Breaking the Seal on Drug Studies ; Activists by Accident, Doctors Help Open Trove of Clinical Trial Research

Article excerpt

Researchers are pushing Big Pharma to disclose all clinical results -- and not just those that make the industry look good.

Peter Doshi walked across the campus of Johns Hopkins University in a rumpled polo shirt and stone-washed jeans, a backpack slung over one shoulder. He's 32, and not sure where he will be working come August, when his postdoctoral fellowship ends. On a campus filled with backpack-toters, he was an unremarkable presence. And yet, even without a medical degree, he is one of the most influential voices in medical research today.

Dr. Doshi's renown comes not from solving the puzzles of cancer or discovering the next blockbuster drug, but from pushing the world's biggest pharmaceutical companies to open their records to outsiders in an effort to better understand the benefits and potential harms of the drugs that billions of people take every day. Together with a band of far-flung researchers and activists, he is trying to unearth data from clinical trials -- complex studies that last for years and often involve thousands of patients across many countries -- and make it public.

The current system, the activists say, is one in which the meager details of clinical trials published in medical journals, often by authors with financial ties to the companies whose drugs they are writing about, is insufficient to the point of being misleading.

There is an underdog feel to this fight, with postdocs and academics flinging stones at well-fortified corporations. But they are making headway. Last autumn, after prodding by Dr. Doshi and others, the drug giant GlaxoSmithKline announced that it would share detailed data from all global clinical trials conducted since 2007, a pledge it later expanded to all products dating to 2000. Though that data has have not yet been produced, it would amount to more than 1,000 clinical trials involving more than 90 drugs, a remarkable first for a major drug maker.

The European Medicines Agency, which oversees drug approvals for the European Union, is considering a policy to make trial data public whenever a drug is approved. And on June 17, the medical world saw how valuable such transparency could be, as outside researchers published a review of a spinal treatment from the device maker Medtronic. The review, which concluded that the treatment was no better than an older one, relied on detailed data the company provided to the researchers.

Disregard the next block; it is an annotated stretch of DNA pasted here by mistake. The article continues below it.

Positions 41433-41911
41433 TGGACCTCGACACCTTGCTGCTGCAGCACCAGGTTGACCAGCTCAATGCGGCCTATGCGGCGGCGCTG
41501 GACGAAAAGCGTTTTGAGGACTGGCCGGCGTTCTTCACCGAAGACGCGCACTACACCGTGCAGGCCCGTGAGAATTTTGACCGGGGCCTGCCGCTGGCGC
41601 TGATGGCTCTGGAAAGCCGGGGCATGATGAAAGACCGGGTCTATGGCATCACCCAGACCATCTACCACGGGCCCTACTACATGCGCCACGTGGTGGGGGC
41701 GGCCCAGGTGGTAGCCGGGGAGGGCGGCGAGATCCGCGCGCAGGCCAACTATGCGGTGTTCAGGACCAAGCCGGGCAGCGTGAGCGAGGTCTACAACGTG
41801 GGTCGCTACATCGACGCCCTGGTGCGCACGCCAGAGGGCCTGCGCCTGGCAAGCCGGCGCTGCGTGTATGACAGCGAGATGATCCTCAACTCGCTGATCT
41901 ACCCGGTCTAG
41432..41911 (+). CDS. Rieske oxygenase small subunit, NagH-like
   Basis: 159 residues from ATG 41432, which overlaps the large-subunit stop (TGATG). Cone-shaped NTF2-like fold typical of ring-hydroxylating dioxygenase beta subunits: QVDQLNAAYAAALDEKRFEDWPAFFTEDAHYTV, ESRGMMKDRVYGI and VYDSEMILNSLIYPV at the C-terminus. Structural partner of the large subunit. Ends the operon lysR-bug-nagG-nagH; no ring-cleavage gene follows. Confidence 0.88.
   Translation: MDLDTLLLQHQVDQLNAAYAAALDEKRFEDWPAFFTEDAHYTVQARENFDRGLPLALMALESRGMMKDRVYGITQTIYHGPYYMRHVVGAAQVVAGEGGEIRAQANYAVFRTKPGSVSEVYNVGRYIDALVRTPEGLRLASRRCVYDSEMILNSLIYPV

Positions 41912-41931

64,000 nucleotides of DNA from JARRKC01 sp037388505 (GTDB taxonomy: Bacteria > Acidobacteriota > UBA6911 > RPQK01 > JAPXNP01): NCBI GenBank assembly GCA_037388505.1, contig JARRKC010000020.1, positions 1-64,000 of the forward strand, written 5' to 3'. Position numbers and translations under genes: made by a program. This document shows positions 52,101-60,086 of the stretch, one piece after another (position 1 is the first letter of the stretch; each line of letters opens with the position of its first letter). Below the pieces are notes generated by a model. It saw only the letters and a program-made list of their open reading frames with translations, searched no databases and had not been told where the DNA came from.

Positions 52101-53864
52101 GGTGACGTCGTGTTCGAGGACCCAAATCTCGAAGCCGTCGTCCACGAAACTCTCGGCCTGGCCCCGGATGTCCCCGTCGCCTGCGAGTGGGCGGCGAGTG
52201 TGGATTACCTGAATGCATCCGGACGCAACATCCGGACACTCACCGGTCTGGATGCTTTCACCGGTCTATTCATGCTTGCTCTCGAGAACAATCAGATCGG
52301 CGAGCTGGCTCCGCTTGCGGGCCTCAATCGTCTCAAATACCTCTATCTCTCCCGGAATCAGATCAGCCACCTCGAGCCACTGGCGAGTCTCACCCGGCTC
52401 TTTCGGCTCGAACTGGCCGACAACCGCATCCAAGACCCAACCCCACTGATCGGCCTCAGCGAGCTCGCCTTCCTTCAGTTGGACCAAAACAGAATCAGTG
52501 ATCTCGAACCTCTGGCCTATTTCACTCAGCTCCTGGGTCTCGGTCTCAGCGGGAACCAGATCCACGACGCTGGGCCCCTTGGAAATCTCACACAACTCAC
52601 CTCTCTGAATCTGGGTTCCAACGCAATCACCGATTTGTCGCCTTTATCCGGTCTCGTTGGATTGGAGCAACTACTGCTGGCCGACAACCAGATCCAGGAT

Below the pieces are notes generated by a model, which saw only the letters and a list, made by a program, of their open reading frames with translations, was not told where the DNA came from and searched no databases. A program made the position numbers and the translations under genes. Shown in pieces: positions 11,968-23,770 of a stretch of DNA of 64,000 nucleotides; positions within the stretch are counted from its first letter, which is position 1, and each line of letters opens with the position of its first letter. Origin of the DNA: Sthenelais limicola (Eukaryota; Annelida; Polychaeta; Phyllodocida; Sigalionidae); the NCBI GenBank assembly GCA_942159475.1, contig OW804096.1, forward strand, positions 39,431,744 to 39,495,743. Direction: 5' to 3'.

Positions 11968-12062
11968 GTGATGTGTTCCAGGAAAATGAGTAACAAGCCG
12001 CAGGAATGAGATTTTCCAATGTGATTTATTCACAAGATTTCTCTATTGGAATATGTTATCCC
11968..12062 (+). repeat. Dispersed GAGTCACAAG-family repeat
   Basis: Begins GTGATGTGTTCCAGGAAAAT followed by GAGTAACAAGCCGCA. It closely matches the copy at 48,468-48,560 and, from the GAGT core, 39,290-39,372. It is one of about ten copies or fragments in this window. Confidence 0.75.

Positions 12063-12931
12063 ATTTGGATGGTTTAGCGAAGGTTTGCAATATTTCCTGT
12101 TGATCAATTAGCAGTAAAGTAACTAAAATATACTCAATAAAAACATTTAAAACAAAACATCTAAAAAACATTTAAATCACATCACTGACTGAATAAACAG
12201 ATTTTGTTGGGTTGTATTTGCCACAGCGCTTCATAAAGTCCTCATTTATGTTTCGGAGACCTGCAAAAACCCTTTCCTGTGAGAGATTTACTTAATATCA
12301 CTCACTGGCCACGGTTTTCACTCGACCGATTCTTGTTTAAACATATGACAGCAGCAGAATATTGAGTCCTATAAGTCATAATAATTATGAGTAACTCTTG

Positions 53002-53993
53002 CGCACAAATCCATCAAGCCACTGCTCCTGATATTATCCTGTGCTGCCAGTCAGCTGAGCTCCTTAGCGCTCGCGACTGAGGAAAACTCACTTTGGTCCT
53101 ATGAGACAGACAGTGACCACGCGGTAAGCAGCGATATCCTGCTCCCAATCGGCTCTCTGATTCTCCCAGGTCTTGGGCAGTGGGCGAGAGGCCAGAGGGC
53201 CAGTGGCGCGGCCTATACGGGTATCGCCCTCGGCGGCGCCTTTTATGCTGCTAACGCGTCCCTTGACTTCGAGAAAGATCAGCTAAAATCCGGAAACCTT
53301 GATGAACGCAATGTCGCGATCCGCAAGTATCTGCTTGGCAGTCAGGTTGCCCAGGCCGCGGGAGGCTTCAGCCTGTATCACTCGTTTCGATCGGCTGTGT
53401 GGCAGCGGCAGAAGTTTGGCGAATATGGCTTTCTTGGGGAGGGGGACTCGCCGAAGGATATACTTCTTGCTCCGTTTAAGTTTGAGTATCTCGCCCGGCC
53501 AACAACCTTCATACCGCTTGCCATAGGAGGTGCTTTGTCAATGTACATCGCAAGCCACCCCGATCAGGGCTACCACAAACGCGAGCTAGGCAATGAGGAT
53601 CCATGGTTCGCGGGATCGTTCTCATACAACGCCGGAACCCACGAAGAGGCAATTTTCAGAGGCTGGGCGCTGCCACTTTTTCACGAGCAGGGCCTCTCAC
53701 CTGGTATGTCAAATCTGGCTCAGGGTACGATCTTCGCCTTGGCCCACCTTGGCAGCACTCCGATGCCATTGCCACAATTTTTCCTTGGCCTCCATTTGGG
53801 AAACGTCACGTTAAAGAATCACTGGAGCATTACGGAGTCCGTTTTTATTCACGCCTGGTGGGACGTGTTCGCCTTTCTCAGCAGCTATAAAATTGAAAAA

For years, researchers have talked about the problem of publication bias, or selectively publishing results of trials. Concern about such bias gathered force in the 1990s and early 2000s, when researchers documented how, time and again, positive results were published while negative ones were not. Taken together, studies have shown that results of only about half of clinical trials make their way into medical journals. Problems with data about high- profile drugs have led to scandals over the past decade, like one involving contentions that the number of heart attacks was underreported in research about the painkiller Vioxx. Another involved accusations of misleading data about links between the antidepressant Paxil and the risk of suicide among teenagers.

To those who have followed this issue for years, the moves toward openness are unfolding with surprising speed.

"This problem has been very well documented for at least three decades now in medicine, with no substantive fix," said Dr. Ben Goldacre, a British author and an ally of Dr. Doshi. "Things have changed almost unimaginably fast over the past six months."

Much of that change is happening because of what Dr. Goldacre calls an "accident of history." In 2009, Dr. Doshi and his colleagues set out to answer a simple question about the anti-flu drug Tamiflu: Does it work?

Resolving that question has been far harder than they ever envisioned, and, four years later, there is still no definitive answer. But the quest to determine Tamiflu's efficacy transformed Dr. …